July 19, 2006
Boating News: Safe Trailering Techniques
By Rich Smidt
A recent press release from BoatU.S. indicated that vessel owners should be aware that their trailering club has five great tips to help prevent trailer owners from ending up as a roadside statistic. The following is an exact quote from their website:
1.) Make sure your trailer tires were made for trailering. An "ST" designation on the sidewall indicates the appropriate designation for boat trailers. These tires have stronger sidewalls than passenger ones and light trucks.
2.) Inflation is the most basic tire maintenance issue. Tires should be inflated while cold; before the trip and not during. Buy a spare, but be sure to bring a tire and rim combo when shopping for the spare, as all are not alike. Be sure the jack can handle the trailer.
3.) A tire's worst enemy is dry rot which is caused by the sun's SUV rays. If you store your boat and trailer outside in the winter, take off those tires and bring them indoors. If that is not possible, get specially-treated warmer covers.
Moisture can also doom a tire, especially if a trailer sits idle for any long duration on grassy, damp ground. Parking on plywood may also be helpful. If on concrete, be sure that the water drains freely away from the trailer, especially after heavy rainstorms.
Lastly, ensure that you are cognizant of your boat and trailer's combined weight. Overloading can result in premature wear and dangerous blowouts.
Can you guess what were the most common calls for roadside assistance during the last two seasons? You're correct if you said flat tires. Close to half of all calls came in for this reason, while bearing and axle problems made up the next 40 %.
Since there have been numerous requests for additional information about hurricane season, BoatU.S. has recently addressed the issue with some questions you should be asking about the safety of your marina.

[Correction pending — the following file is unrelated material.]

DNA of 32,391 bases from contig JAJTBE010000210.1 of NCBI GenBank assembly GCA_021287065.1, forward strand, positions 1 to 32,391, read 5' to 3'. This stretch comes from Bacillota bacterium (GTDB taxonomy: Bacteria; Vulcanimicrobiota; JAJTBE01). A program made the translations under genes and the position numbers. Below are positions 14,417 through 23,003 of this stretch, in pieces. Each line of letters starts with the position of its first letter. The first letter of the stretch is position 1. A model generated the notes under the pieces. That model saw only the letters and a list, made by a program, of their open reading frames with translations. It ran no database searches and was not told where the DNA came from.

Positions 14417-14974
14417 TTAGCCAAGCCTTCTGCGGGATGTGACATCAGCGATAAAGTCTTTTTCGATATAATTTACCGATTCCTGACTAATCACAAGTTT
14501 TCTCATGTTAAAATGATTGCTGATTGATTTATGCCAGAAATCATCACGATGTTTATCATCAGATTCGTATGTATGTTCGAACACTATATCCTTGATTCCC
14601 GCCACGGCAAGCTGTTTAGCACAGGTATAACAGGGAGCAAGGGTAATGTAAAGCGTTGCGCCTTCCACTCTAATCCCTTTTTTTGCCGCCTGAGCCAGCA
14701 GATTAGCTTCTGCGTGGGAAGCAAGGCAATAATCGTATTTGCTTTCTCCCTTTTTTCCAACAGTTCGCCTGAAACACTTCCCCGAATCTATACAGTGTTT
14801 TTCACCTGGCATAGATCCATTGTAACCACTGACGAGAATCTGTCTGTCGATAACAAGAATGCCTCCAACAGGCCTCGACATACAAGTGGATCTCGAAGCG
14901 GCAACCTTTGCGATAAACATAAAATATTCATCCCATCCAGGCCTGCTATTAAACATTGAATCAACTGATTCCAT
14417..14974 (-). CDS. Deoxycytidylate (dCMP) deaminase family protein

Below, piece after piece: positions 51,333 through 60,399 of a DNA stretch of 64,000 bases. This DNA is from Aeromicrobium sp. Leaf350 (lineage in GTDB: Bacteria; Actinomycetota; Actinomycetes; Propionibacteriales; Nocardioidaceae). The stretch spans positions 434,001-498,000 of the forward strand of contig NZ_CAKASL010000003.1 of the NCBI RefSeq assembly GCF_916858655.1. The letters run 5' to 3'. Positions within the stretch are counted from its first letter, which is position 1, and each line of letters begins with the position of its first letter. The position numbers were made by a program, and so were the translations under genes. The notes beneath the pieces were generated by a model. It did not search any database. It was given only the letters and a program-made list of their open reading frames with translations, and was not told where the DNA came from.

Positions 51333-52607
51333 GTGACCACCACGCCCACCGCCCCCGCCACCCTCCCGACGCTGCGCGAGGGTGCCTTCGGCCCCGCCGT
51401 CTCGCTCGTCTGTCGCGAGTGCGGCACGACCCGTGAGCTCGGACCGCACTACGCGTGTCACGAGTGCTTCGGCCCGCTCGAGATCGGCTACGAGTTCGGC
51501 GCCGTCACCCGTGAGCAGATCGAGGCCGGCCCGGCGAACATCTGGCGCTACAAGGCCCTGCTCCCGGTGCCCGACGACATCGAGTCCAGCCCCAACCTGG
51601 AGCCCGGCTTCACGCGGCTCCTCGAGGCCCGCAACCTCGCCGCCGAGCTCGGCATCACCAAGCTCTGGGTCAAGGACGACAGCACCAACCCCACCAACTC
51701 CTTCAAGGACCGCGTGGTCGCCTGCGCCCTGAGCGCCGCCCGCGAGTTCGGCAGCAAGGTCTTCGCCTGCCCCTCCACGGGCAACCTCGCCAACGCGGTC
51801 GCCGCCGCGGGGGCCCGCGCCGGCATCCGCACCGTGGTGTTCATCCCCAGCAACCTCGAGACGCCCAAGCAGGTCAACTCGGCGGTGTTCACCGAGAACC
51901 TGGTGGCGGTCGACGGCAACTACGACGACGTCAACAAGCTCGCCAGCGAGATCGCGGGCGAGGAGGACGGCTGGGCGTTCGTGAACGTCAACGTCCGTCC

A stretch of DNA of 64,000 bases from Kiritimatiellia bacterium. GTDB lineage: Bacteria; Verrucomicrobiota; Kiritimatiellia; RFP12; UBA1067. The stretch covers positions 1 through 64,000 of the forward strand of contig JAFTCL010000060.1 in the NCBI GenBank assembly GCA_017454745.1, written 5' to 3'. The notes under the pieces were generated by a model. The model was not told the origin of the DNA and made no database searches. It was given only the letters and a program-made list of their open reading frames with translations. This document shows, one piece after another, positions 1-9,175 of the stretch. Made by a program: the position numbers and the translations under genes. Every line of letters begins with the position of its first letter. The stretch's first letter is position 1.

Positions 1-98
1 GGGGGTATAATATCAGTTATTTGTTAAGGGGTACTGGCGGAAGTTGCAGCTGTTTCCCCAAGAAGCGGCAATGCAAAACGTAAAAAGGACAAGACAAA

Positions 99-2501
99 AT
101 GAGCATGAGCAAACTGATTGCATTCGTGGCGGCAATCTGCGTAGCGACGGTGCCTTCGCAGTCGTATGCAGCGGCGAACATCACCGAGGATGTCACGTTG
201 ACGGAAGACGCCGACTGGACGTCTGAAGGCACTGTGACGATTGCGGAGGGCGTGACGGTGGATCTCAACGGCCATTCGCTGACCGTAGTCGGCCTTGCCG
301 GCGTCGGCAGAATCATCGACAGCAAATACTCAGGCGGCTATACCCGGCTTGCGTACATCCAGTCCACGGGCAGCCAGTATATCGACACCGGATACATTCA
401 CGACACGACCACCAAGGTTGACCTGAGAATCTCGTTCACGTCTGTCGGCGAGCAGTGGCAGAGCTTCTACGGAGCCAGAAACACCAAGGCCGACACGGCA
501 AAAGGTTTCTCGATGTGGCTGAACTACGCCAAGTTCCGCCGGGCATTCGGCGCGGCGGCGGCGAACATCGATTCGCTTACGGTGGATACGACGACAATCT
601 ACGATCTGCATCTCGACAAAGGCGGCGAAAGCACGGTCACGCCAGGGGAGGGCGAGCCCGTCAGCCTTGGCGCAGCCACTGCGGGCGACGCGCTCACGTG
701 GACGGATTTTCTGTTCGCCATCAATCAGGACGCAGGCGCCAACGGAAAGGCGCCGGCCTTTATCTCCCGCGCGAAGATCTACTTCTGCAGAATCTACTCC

When the 1996 hurricane off the Carolina coast, now known as Fran, hit the Outer Banks, the Masonboro Marina had deemed itself safe from hurricane 3 storms. Fran blew all night and the end result was boats stacked awkwardly on top of each other while some sunk and many others disappeared. Shocked marina owners could hardly believe their eyes.
So how should you actually evaluate your own marina in regards to safety? How close are the low lying areas and in what condition are its seawalls? How vulnerable is it to a storm surge?
According to records kept by BoatU.S., a study by MIT after hurricane Gloria found that boats stored ashore were far less likely to have been wrecked than boats in the water. I have personal memories of that hurricane, with roads blocked by fallen trees in communities off the Great South Bay while I helped my parents to secure our boat, which we kept in the water. A ton of luck and numerous requests for assistance resulted in a boat that did not sink. Had we thought better of it, we would have had it pulled and placed on land.
Be sure that if you plan to leave your vessel at a floating dock, you've measured the height of the pilings and calculated in the storm surge. If your dock is fixed, you have a much bigger problem. Lines too short will stress and break while too much slack will let your boat slam itself into the pilings as soon as the storm comes ashore.
Longer lines, more distant pilings and even a larger slip might allow that boat to rise without increasing the risk of it being destroyed against the pilings. Probably the best bet is to hole it somewhere where it is safe or better yet, have it taken out of the water.
That dreaded hurricane season has already made itself known along our shores. Get ready and be prepared. Better safe than sorry, right?